New California law would require folic acid to be added to corn flour products. Here's why.

Corn tortillas are pictured.
Corn tortillas are pictured.

Manufacturers of corn masa flour may be mandated to add a new ingredient to some products sold in California if a bill proposed by state Rep. Joaquin Arambula passes.

The Fresno Democrat proposed Assembly Bill 1830, which would require folic acid to be added to popularly consumed food items that use corn masa flour, like chips, tortillas, tamales and pupusas.

Folic acid is an important ingredient for women of reproductive age, and Arambula says requiring it to be in some common foods would particularly benefit Latina women, who are less likely to take it early on in pregnancy, according to public health data released by the state.

Arambula, also an emergency room doctor, says the requirement would be 0.7 milligrams of folic acid for every pound of masa. Manufacturers of corn masa flour would be expected make the change by Jan. 1, 2026. The inclusion of folic acid will have to be listed on nutrition labels in accordance with applicable federal law, the bill states.

What is folic acid?

Folic acid is the synthetic form of folate, essential in the formation of DNA and RNA. Essentially, folic acid is a B vitamin needed to make new cells.

The U.S. Centers for Disease Control and Prevention (CDC) recommends that women of reproductive age take 400 micrograms of folic acid daily, pregnant or not, on top of consuming food rich in folate like spinach, asparagus, brussels sprouts, avocado, broccoli, said Dr. Joel Mason, director of the vitamins and carcinogenesis team at the Jean Mayer USDA Human Nutrition Research Center on Aging at Tufts University.

"Folate is synonymous with vitamin B9," Mason previously told USA TODAY. "Folate works in conjunction with vitamins B2, B6 and B12 in particular to perform some of their health functions."

Consuming folate and folic acid while pregnant guards against certain birth defects like anencephaly and spina bifida, according to the CDC.

What the corn masa flour bill would seek to achieve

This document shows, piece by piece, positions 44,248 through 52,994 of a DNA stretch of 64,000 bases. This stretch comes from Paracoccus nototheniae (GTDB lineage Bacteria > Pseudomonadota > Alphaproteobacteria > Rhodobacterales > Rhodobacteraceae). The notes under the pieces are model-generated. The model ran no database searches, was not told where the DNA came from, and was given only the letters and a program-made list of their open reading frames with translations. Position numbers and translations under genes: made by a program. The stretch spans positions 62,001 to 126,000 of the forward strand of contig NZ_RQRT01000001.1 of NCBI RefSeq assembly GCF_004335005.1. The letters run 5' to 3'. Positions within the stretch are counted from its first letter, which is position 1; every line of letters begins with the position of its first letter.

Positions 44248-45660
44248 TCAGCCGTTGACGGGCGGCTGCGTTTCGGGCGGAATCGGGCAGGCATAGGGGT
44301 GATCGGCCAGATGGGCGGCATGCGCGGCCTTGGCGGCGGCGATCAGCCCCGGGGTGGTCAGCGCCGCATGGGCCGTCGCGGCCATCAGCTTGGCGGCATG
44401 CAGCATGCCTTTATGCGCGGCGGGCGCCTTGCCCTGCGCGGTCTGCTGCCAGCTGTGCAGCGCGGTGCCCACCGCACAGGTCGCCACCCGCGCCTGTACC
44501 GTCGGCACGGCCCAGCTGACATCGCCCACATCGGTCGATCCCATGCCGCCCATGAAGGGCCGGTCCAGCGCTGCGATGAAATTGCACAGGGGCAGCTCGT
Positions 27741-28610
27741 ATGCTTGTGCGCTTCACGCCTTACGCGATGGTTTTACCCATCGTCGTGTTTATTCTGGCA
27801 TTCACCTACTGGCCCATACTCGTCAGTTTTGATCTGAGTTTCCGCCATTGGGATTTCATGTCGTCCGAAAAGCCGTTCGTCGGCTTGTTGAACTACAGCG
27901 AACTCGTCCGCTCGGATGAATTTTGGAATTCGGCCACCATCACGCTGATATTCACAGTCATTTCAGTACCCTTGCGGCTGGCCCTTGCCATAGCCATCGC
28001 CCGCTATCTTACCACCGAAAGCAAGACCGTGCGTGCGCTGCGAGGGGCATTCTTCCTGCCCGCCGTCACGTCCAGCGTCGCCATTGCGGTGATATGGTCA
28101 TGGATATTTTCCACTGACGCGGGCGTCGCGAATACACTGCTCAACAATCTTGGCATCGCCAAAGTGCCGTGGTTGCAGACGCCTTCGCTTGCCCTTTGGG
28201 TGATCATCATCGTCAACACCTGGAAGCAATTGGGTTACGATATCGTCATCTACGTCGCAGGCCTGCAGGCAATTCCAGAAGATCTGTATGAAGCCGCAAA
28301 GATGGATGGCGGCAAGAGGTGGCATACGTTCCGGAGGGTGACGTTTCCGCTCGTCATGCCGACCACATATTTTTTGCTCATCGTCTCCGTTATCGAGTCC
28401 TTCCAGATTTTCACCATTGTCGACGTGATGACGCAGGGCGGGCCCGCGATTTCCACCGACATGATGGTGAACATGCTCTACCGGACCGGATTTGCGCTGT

In 1998, the U.S. Food and Drug Administration mandated that folic acid be included in enriched grain products like cereals, breads, pasta and rice. As a result, the projected number of babies born with neural tube defects has dropped by 35%, according to the CDC. That is about 1,300 fewer babies every year.

“Food is the best way that we can get folic acid into our communities before they’re pregnant,” Arambula told CalMatters. “Oftentimes the prenatal vitamins that we give to pregnant people are too late.”

Usually, major birth defects occur very early in pregnancy before four weeks gestation. A baby's brain and spine begin to form before most women know they are expecting.

Though the FDA has taken action on fortifying foods with folic acid, it left out corn masa flour from its 1998 mandate. After some pushback, it reviewed and approved the addition of folic acid in corn masa flour in 2016 after the CDC showed how neural tube defects in some Hispanic American populations were not declining in the same way they were in the general population.

According to the FDA, manufacturers may voluntarily add up to 0.7 milligrams of folic acid per pound of corn masa flour if they choose to do so.

This is a "real oversight,” Arambula said. Only 10 percent of corn masa flour products contain folic acid in the United States after the FDA's review.

“Fortification of corn masa flour products could increase folic acid intake by nearly 20 percent for Mexican-Americans," the CDC wrote in a 2009 study. This population that relies heavily on corn flour "has a 30-40 percent higher risk for a number of severe brain and spinal birth defects," the CDC states.

What is the timing of California's new proposal?

The bill is set to go to the Assembly floor in May, a spokesperson for Arambula’s office told SFGATE.

Contributing: Daryl Austin

This article originally appeared on USA TODAY: Why a new California law would require folic acid be in certain foods